A number of studies report the prevalence and distri-bution of HPV types in NMSCs, in benign lesions and in perilesional skin but there are limited data regarding the rate of replication and expression of different beta-HPVs in different kinds of lesions. It cannot be excluded that different beta-HPVs may exhibit different rates of repli-cation and/or different expression patterns in different types of lesions such as tumour and normal perilesional skin. A comparison of HPV DNA loads in NMSC and in corresponding adjacent skin described in previous stud-ies [24,29] did not reveal the tendency to differ. Interest-ingly a comparison of viral load in a limited number of paired biopsies both positive for HPV5 or for HPV24, carried out in our study, might suggest a varying replica-tive activity of two viral types in two different kinds of samples.
Further studies need to be performed to investigate the biological activity of viral types detected in paired
Table 4 Viral load determination for HPV5 and HPV24 in paired samples (tumour and corresponding perilesional skin)
Patient 1 HPV5 copy/no. of cell Patient 1 HPV24 copy/no. of cell
BCC Perilesional skin BCC Perilesional skin
1 61 1200 4 75 2.3
2 1 50 5 6410 107
3 132 3566 6 641 32
- - - 7 932 22
The viral loads were corrected for the input amount cells as described in “Material and methods”.
biopsies. It can be useful to determinate viral load, viral gene expression and the interference of HPV infection with cellular gene expression in tumours and in healthy skin to understand the role of HPV infection in skin cancers. A recent study has demonstrated that the up-regulation of p16INK4aand AKT/P13K pathway in BCC is often associated with the presence of beta-HPV spe-cies 2 suggesting, that in a subtype of BCC these viruses may exert a role in the carcinogenesis or in other, still undefined, biological property of these tumours .
In summary, the overall prevalence of beta-HPV was higher in SCC than in BCC patients. No mucosal/genital HPV types were detected. Beta-HPV types belonging to species 1 represented the most common infection de-tectable in NMSC, and in particular, in the BCC popula-tion. The most common types detected in samples from the BCC patients (HPV5, 8, 24 and 93) accounted for 41% of total infections. The tumour lesions did not seem to differ significantly from perilesional skin with regard to the overall prevalence of beta-HPV infection and the number of viral types detected in paired biopsies. How-ever beta-HPV types from species 1 were significantly more frequent in BCC samples which were also charac-terized by a higher frequency of multiple infections. Our results suggest that beta-1-HPVs as well as co-infection with more than one viral type could be important in NMSC and in particular in BCC.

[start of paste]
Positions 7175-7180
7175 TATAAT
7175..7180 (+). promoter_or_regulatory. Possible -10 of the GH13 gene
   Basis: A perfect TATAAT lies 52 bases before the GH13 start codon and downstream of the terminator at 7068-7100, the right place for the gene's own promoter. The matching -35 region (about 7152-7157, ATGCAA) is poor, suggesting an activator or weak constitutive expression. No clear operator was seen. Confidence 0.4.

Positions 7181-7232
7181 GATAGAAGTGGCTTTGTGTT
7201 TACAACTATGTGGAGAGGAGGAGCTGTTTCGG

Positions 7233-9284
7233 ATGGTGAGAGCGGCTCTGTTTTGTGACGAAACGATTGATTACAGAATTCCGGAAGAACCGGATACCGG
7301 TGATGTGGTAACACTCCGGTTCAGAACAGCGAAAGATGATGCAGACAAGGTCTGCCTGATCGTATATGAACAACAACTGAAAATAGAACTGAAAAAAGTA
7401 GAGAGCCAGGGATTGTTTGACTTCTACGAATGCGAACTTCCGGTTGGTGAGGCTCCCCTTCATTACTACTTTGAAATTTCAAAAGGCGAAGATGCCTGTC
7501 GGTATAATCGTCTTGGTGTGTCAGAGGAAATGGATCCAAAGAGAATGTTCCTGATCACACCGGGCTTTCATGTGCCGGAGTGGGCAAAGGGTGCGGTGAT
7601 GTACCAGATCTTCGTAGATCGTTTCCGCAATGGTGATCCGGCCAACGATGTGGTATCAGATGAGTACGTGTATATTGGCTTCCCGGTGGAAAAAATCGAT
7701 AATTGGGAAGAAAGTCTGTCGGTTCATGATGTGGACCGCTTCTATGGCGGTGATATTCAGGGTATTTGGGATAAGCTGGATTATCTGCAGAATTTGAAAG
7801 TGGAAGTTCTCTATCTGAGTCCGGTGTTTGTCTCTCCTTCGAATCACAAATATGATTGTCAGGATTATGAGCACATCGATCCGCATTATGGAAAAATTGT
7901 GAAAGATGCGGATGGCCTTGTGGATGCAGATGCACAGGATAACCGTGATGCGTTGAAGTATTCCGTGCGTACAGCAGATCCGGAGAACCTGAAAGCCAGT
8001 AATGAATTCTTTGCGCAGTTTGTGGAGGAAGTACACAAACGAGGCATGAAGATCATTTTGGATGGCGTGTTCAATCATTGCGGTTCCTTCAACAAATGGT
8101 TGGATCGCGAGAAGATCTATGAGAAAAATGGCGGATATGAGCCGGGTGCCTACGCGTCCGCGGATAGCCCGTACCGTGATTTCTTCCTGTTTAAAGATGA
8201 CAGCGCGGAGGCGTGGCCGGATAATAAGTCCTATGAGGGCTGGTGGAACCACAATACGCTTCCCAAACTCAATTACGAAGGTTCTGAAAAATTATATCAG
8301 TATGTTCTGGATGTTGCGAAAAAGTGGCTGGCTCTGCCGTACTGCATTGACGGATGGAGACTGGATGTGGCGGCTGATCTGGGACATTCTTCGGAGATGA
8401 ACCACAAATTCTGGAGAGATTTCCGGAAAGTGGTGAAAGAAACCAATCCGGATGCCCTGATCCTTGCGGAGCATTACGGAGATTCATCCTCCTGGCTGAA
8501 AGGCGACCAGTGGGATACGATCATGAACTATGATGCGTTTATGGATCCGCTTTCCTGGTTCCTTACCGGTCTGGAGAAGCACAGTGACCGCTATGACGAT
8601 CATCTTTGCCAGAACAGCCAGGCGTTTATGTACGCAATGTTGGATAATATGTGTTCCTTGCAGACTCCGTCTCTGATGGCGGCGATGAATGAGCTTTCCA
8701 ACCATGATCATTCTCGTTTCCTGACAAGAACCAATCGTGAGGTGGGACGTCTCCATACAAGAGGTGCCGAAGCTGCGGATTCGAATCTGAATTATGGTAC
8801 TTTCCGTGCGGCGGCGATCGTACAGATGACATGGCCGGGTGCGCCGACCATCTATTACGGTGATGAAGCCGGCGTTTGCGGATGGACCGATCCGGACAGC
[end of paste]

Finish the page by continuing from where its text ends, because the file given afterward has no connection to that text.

Material and methods
All procedures followed were approved by appropriate Ethics Committee related to our institutions (Azienda Sanitaria di Firenze, Università di Firenze, Firenze, Italy). Research was carried out in accordance with Helsinki Declaration. All patients were recruited after written, informed, consent. Fifty-nine patients, 25 female and 34 male, referred to the Dermatology Clinic at the University of Florence for the removal of suspected NMSCs were studied. All patients were immunocompetent (mean age 75.7 years, range 48–99). None of the patients was recei-ving immunosuppressive or immunostimulating drug therapy.
Punch biopsies were collected from both the tumour and perilesional skin (roughly 1 cm away from the lesional border) from each patient. The samples were immersed in RNAlater RNA Stabilization Reagent (Qiagen) and conserved at −20°C. The remaining tumour was excised and sent for histopathological diagnosis.
Overall, 50 BCC patients and 9 SCC patients were included in this study. The samples were classified on
the basis of skin type (II-III, according to the Fitzparick classification ). The level of sun exposure at the site of biopsy was classified, by a single dermatologist, into three categories based on anatomical site: extensive (i.e., head and neck), moderate (i.e., trunk and extremities), or low (i.e., buttocks and genital area).
Nucleic acids extraction
The DNA was extracted from each sample using All Prep DNA/RNA Mini Kit (Qiagen) and stored at−70°C. The quality of isolated DNA was checked by PCR ampli-fication of the human beta-globin gene .
Beta-HPV DNA detection and typing